Dissertation/Thesis Abstract

"Fitter happier": The psychological effects of fame on the creative process
by Carluccio, Silvia, M.A., California State University, Long Beach, 2012, 124; 1522211
Abstract (Summary)

This study illustrates how subconscious reactions to notoriety emerge in an artist's work and live performance. The goal is to ascertain whether public attention can act as an impediment to the creative process. After defining the psychological pressures that can affect a celebrity, the paper will focus on three popular bands that reached a high level of success in the 1990s: Nirvana, the Red Hot Chili Peppers, and Radiohead. Although the three examples experienced fame in different ways, all of the bands suffered from the pressures of fame. While for the Red Hot Chili Peppers notoriety represented a spur to evolve their music style, both Nirvana and Radiohead were under the impression that their creativity was threatened by the higher expectations on their follow-up albums. This suggests that fame constitutes a noteworthy component in the creative process of a popular artist. This contribution increases the understanding of the relationship between popular musicians and their compositions.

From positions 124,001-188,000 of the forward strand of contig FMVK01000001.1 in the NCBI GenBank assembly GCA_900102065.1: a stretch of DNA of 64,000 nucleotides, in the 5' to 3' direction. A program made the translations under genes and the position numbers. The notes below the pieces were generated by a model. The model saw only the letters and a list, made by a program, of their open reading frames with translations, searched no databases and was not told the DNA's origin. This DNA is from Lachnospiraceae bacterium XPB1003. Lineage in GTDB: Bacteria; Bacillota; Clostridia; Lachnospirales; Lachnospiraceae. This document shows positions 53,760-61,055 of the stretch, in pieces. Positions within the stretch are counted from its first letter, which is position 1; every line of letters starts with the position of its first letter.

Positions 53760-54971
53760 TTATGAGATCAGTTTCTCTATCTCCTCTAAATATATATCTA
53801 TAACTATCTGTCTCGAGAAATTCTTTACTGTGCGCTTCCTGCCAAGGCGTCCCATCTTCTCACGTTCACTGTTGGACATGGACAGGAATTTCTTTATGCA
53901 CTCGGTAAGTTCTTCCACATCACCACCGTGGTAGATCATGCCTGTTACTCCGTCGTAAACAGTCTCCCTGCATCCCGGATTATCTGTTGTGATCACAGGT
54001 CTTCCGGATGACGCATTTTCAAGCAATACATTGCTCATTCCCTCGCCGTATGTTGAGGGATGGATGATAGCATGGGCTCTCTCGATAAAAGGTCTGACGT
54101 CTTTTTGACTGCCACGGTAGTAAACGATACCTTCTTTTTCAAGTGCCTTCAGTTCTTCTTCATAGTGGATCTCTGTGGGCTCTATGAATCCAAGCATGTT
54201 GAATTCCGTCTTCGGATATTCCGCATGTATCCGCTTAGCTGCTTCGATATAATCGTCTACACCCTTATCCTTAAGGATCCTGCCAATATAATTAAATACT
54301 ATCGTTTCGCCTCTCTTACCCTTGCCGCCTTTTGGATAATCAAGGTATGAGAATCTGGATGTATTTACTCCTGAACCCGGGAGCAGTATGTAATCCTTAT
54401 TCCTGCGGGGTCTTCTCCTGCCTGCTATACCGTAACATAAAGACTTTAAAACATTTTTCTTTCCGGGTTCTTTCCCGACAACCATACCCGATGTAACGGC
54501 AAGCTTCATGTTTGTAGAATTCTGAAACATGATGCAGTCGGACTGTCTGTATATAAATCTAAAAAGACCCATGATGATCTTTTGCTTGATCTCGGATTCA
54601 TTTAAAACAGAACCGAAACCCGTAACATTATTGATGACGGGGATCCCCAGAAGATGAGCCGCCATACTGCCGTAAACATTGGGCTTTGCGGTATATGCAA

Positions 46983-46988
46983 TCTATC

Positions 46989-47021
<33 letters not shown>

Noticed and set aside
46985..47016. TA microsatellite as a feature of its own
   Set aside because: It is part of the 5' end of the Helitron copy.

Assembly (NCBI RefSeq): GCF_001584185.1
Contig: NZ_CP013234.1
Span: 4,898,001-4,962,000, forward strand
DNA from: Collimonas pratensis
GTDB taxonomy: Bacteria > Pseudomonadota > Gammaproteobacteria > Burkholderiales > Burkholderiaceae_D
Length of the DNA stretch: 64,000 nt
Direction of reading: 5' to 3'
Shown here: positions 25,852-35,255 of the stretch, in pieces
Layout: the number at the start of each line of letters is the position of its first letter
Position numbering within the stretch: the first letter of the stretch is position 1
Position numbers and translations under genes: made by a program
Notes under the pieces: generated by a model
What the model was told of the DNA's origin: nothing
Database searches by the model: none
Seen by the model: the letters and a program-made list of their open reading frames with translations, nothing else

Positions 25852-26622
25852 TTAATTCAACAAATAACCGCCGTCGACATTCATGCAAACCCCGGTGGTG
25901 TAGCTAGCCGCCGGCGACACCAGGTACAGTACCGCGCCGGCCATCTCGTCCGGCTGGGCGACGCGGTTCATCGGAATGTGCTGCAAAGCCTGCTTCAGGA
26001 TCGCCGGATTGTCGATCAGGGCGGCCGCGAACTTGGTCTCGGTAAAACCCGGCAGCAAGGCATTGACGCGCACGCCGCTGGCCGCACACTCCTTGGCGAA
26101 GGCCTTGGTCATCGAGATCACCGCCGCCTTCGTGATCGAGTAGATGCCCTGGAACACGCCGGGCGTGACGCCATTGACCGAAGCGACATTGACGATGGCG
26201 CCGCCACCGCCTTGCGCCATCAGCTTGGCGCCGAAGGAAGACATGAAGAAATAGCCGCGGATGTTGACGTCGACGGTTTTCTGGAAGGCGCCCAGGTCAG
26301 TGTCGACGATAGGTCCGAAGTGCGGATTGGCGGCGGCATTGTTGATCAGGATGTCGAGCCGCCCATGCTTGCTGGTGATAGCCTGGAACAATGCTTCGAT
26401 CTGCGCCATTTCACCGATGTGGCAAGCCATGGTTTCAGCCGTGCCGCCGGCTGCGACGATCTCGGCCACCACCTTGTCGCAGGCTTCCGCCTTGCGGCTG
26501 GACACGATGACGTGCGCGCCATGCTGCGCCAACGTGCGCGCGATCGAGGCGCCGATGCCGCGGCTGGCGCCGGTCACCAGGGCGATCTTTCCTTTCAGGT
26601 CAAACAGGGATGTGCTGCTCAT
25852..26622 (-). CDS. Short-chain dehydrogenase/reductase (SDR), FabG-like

Indexing (document details)
Advisor: Briggs, Ray
Commitee: Doyle, Alicia, Forney, Kristine, Hickman, Roger
School: California State University, Long Beach
Department: Music
School Location: United States -- California
Source: MAI 51/05M(E), Masters Abstracts International
Subjects: Music, Personality psychology, Cognitive psychology
Publication Number: 1522211
ISBN: 9781267976970
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